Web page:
Wednesday, December 7, 2011

CAFO Quotes & Simple Rants

"The problem isn't a lack of food, it is poor distribution."

"We don't need CAFOs, we need better farmers."

"CAFO farmers are nothing more than pig Nazis."

"Pasture pigs taste better and are better for you."

"All CAFO farmers are the worst kind of big business farming. They put small farmers out of business and are not real farmers, just investors."

Do you feel this way? Do you agree with any of these statements? Do you find it hard to believe that anyone would think this way? Or, that any one wouldn't?

I have heard them all and then some. I’m not here to change anyone’s mind, just speak of that which I know. I know that we have an abundance of food and there is an inadequate distribution system. However, I also know that as long as we have greed, welfare dependence, obesity, foreign dictators, incompetent government officials, and ignorance we will always have a hunger issue. Yes, farmers do feed the world. Yes, we need better distribution of our food resources. However, unless you have a way of fixing all those other problems then pointing fingers at CAFO owners and distributors really starts looking asinine when you get right down to it.

Now, the claim that better farming techniques are the way to go I have to say I agree. By utilizing new technology, innovative medical know-how, and better understanding of animal husbandry….wait, we’re already doing that. Well, I’ll be dogged. The problem is misunderstanding. Most people love the idea of 1940’s and 50’s farming. It’s a great image but reality doesn’t live in great imagery. To put this in perspective, one farmer in 1940 produced enough to feed 19 people. Today, one farmer can feed 155 people. 155! That is a huge difference and we didn’t accomplish this by sitting idly by and hoping for change. We did it through technological advances and sheer determination. Let us not forget the many technological advances that were waved away by a skeptical society that now serve as a lifeline that we could not live without. Some inventions that come to mind are cars, planes, and tractors.

As far as pasture pigs tasting better and being better for you; well, the first is entirely opinion based and the latter…well, I’d like to see documentation proving that pork is healthier than pork.

As for CAFO owners being nothing more than investors and this image of big business and fat, suit clad men smoking cigars and pocketing thousands of dollars while paying minimum wage to foreign workers is the falsest claim I have ever heard. I say this with first hand experience. I am not just saying, “I heard from…” or “Well, this commercial said…” I live here and I know because we own it, live it, work it, and we are not rich. I wish the latter was otherwise but the facts are that we are owner operators. Sure, we are investors but what business owner isn’t an investor? I'd also like to know if we aren't "real" farmers than what the hell have we been doing for the past several generations?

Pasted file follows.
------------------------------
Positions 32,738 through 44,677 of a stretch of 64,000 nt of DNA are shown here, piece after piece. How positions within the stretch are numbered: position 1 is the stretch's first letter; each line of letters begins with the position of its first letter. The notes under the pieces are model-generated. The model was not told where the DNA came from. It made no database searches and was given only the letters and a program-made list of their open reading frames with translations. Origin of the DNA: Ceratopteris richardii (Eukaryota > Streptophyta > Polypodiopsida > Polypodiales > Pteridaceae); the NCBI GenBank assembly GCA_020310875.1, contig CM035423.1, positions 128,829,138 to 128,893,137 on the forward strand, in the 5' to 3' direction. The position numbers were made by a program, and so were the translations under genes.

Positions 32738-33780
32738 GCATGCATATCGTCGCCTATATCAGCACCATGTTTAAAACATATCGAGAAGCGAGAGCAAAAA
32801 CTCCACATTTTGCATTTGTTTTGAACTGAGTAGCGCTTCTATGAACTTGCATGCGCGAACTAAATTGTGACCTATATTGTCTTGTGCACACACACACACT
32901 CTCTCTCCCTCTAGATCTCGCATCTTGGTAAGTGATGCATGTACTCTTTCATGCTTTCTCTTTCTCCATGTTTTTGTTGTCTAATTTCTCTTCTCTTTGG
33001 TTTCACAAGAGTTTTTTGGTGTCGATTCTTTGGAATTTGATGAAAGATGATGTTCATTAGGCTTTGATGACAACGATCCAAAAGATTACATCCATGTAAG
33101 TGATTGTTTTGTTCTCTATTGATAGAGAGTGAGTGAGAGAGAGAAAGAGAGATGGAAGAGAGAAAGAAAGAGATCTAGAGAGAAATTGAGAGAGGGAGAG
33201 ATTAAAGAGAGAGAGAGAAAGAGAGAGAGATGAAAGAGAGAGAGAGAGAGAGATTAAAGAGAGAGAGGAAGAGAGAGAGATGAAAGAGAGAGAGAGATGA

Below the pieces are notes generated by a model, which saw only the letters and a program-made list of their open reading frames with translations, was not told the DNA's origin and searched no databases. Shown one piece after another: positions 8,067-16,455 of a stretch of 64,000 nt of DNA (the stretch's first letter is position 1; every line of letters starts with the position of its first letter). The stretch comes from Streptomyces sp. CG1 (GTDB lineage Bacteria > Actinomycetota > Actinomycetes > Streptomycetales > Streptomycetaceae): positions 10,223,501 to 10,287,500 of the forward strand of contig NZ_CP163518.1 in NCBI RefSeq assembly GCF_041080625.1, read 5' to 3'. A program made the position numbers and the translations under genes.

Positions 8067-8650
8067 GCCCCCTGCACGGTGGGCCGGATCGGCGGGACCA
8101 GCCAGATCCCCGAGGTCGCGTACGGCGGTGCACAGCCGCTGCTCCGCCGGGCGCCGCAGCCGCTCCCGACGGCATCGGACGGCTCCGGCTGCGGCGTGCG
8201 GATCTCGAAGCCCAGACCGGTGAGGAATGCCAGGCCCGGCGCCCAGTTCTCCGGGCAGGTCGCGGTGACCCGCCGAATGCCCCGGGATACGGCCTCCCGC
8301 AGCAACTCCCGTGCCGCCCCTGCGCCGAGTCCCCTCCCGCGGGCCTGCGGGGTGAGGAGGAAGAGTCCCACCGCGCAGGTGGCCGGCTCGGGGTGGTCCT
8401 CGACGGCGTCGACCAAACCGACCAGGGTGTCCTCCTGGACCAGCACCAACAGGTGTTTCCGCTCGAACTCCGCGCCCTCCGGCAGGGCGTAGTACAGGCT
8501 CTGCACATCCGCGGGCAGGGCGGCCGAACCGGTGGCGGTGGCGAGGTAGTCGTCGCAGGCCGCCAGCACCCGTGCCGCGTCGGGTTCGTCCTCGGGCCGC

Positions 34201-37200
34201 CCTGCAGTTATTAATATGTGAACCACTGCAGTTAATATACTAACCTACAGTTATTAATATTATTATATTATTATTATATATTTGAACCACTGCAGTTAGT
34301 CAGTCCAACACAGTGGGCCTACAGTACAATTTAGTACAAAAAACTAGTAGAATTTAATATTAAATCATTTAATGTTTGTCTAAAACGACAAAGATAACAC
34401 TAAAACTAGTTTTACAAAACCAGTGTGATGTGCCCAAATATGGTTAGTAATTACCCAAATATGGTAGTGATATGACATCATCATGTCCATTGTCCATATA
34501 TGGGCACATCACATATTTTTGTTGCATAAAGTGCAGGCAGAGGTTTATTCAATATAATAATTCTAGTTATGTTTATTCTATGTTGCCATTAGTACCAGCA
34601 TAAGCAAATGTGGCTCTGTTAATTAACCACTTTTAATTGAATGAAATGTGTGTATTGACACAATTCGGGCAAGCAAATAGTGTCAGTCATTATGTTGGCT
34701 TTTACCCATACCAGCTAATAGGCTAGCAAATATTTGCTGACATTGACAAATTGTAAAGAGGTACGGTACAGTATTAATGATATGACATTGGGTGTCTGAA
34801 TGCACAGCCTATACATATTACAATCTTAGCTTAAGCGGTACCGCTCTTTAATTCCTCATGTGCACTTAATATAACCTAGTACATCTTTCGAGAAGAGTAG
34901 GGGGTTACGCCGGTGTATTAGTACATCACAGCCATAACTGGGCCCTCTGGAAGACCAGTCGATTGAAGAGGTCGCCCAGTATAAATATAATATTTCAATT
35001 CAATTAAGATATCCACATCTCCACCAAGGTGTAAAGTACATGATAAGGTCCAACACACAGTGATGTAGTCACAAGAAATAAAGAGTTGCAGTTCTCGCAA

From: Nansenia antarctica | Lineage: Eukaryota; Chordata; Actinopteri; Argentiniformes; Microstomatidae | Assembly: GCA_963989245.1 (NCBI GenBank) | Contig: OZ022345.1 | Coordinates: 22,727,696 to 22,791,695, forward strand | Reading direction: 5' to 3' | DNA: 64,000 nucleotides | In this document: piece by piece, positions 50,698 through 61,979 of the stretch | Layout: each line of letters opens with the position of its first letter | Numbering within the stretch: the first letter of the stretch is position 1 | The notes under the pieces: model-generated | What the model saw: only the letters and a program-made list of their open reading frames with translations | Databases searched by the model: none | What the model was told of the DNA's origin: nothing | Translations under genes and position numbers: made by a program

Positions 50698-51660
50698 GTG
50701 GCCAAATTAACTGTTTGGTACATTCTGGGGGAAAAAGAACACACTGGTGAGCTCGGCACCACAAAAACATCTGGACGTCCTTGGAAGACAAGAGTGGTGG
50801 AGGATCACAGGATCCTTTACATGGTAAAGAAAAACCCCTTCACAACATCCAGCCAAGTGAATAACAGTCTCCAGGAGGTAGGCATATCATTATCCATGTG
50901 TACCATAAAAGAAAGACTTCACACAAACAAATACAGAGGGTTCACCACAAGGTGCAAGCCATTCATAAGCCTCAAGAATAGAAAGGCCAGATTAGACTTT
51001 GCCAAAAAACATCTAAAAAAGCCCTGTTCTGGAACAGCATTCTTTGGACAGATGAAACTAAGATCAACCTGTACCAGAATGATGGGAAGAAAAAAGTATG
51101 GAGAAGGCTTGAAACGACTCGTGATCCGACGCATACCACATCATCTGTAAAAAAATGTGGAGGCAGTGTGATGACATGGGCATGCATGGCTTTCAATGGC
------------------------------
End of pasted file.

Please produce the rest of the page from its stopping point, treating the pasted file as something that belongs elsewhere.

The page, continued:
I’d like to take this time to mention that while I feel the Nazi reference doesn’t deserve to be dignified by a comment, I have to say the ignorance shines through in any such reference. First, to compare anything to the Holocaust is disrespectful to those that suffered through it. Furthermore, to compare farming pigs—an animal—to the mass murders of thousands of innocent people seems too boorish to even put into words. Furthermore, it shows an utter lack of perspective. That is all I will say about that.

I rant for this reason:

·         98% of Americans are several generations removed from farming yet those are the ones that feel they need to tell us how to do it.

·         In an Operation Main Street 2.0 seminar in Kansas State University, out of 100-plus veterinary students only two or three had any experience in swine production.

·         HSUS claims to be all about animal welfare however they only give $0.19 cents of that famous $19 they ask for in their ads--less than 1% of donated funds. While farmers spend tens of thousands of dollars on their animals to make sure they have a safe environment, food, shelter, water, and all their veterinary needs are met. 
·        We have the We Care program, Operation Main Street, PQA Plus, and many other programs, seminars, and mandatory training to ensure proper animal care and handling. How are we not advocates of animal welfare?

·         Finally, how else do we do it? If you know a better, more economical, more efficient means of raising these animals and feeding the world then why don’t you share it with the thousands of vets, engineers, scientists, nutritionists, farmers, etc. that are waiting to hear from you.

  I suppose the ultimate point is that of knowledge. Before you take the word of some commercial you saw or some conversation you overheard why don’t you get the facts for yourself. Ask a farmer. Talk to a vet. Question a butcher. Take a tour of a farm. Just don’t judge before you have all the facts and never jump to conclusions.